Here are 7 ways to start as and stay a good caregiver without losing yourself in the process:

1. Adapt to diagnosis

Accepting the diagnosis and understanding that Parkinson's disease is progressive is an important first step. That means it evolves over time, and your role evolves alongside it.

2. Talk to an experienced caregiver

Connecting with a seasoned caregiver can be beneficial to you, your loved one, and close family members. This person, who you can find through your doctor's office or a support group (see Educate Yourself, below), has gone through similar experiences to the ones you're having.

Experienced caregivers can offer reassurance and tried-and-true strategies for everything from ensuring medications are taken to recommending classes that have been beneficial and suggesting products that make a patient's life easier. A trusted person who is a step or two ahead of you can also demonstrate by example that the condition is manageable and generally progresses slowly.

3. Educate yourself

Learn everything you can about the disease early on so you can be an advocate for your loved one's health care and make informed decisions together.
Joining a support group may not appear to be immediately necessary, especially if your loved one is in the early stages, but it is a good idea because people in a group may be at a later stage than you and can help you navigate changes and challenges.

4. Establish a network

You may believe that handling everything yourself, from doctor's appointments and medication scheduling to taking on more responsibilities at home, is no problem right now. However, things can change quickly.
That is why it is best to establish a support system early on — children, relatives, friends and neighbours, religious and community groups.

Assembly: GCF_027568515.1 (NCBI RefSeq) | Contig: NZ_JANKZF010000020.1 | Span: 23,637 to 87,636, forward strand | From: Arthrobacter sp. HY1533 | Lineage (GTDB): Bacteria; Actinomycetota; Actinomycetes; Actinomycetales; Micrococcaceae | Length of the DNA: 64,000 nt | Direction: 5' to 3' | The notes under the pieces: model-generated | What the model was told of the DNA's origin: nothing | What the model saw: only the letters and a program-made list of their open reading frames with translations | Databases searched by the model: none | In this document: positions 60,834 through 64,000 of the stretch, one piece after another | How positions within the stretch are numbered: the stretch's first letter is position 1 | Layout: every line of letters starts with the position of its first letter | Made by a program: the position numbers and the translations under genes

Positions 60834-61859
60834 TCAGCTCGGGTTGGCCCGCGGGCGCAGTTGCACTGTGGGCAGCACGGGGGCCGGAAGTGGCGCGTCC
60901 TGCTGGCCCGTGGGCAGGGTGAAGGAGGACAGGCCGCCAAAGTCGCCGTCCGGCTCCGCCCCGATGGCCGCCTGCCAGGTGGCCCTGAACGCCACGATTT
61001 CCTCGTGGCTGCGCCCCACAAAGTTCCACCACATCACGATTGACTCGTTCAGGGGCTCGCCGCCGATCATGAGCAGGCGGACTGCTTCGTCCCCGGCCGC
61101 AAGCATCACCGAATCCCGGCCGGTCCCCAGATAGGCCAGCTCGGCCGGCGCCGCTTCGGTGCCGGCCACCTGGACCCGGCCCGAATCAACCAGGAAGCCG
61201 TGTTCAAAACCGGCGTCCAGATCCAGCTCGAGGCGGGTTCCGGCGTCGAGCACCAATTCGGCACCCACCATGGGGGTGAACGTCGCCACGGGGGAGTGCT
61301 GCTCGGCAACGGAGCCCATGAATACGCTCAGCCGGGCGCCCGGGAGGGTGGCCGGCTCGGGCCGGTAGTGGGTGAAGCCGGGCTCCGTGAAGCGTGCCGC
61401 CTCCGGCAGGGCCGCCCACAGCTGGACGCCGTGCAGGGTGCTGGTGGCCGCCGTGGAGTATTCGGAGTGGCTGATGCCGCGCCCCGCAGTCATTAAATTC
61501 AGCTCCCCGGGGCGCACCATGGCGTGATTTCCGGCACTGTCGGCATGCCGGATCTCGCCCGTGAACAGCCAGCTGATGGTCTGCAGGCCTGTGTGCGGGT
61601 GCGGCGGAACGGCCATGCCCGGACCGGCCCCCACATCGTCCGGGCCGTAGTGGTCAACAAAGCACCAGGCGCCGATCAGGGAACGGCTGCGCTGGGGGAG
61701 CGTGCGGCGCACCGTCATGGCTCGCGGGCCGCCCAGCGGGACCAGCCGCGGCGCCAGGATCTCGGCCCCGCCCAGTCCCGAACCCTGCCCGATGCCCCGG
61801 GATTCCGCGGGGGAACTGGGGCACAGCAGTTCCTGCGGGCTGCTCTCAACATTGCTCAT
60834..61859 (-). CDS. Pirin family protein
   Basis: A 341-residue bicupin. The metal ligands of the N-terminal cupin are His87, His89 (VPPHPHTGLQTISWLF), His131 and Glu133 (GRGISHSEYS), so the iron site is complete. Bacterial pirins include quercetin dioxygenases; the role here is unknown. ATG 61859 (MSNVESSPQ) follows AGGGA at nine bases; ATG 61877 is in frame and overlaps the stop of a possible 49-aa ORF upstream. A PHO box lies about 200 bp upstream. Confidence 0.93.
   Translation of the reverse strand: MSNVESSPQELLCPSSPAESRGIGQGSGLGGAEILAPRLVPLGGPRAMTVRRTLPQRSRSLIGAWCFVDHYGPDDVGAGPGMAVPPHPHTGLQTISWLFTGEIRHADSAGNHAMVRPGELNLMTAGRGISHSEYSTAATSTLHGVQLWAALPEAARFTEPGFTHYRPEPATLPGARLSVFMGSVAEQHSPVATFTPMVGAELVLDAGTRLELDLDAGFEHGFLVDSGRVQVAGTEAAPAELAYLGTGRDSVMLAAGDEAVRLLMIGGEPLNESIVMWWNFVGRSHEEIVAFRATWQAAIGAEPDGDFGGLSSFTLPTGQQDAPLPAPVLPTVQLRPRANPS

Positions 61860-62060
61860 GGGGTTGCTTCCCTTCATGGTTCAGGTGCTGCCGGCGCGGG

Be open about the fact that even if you're not reaching out today, you might be later.

5. Get adult children involved

Caregivers are often hesitant to ask too much of their grown children, not wanting to burden them, especially if they are raising their own families. However, this is detrimental to both you and your children.
Your children should be aware of the nuances of the disease and participate as much as possible in their parents' lives. Adult children can and should provide you, the caregiver, with occasional days off from caregiving.
Depending on the stage of the disease, this may entail taking the parent to the child's home for the day or going on outings such as visiting a museum or attending a sporting event. This provides you with a day to relax or run personal errands, and gives your loved one and his or her grown child time to bond.

6. Make time for fun

Continue to do everything you've always enjoyed as much as you can. Make time for your book club, swimming lessons, or lunch with a friend. Maintaining your identity as a person separate from your role as a caregiver is critical for your mental and physical health.

7. Don't neglect yourself

Many aspects of caring for a loved one are stressful, and if your stress level is rising, you should take a break and seek help for yourself. Maintain regular physical examinations and follow your doctor's advice if you require treatment for any ailments. And don't make the mistake of postponing important tests for the sake of your loved one.
Your mental health is included in this care. Talk to your doctor if you start feeling extremely frustrated; there are probably treatments that can help. Consider respite care or home help if you are unable to enlist the help of family and friends.

Do you need help in finding gift ideas for a loved one with Parkinson disease?

Watch this video for more gift ideas

1 / Item Title

If your loved one with Parkinson disease suffer from a lot of tremors (hand shaking), it’s certainly a nightmare for them to close their clothes’ buttons. It’s maybe a good idea to offer them clothes with magnetic buttons that will make their life much easier. If you can’t buy them new clothes with magnetic buttons, you may think of replacing the normal buttons by the magnetic ones.

2 / Item Title

Another example for your loved ones with reduced mobility, think about offering them a heated blanket, slip-proof slippers or socks, or a warm robe.

3 / Item Title

For your loved ones with Parkinson disease have troubles while eating due to hand tremors, you could think offering them a weighted bendable cutlery set for eating or anti-spill cups for drinking.

Electric heating pad for neck and back in Parkinson disease
Weighted bendable cutlery set in Parkinson disease
Adaptive clothes with magnetic buttons for Parkinson disease sufferers
Heated blanket for Parkinson disease sufferers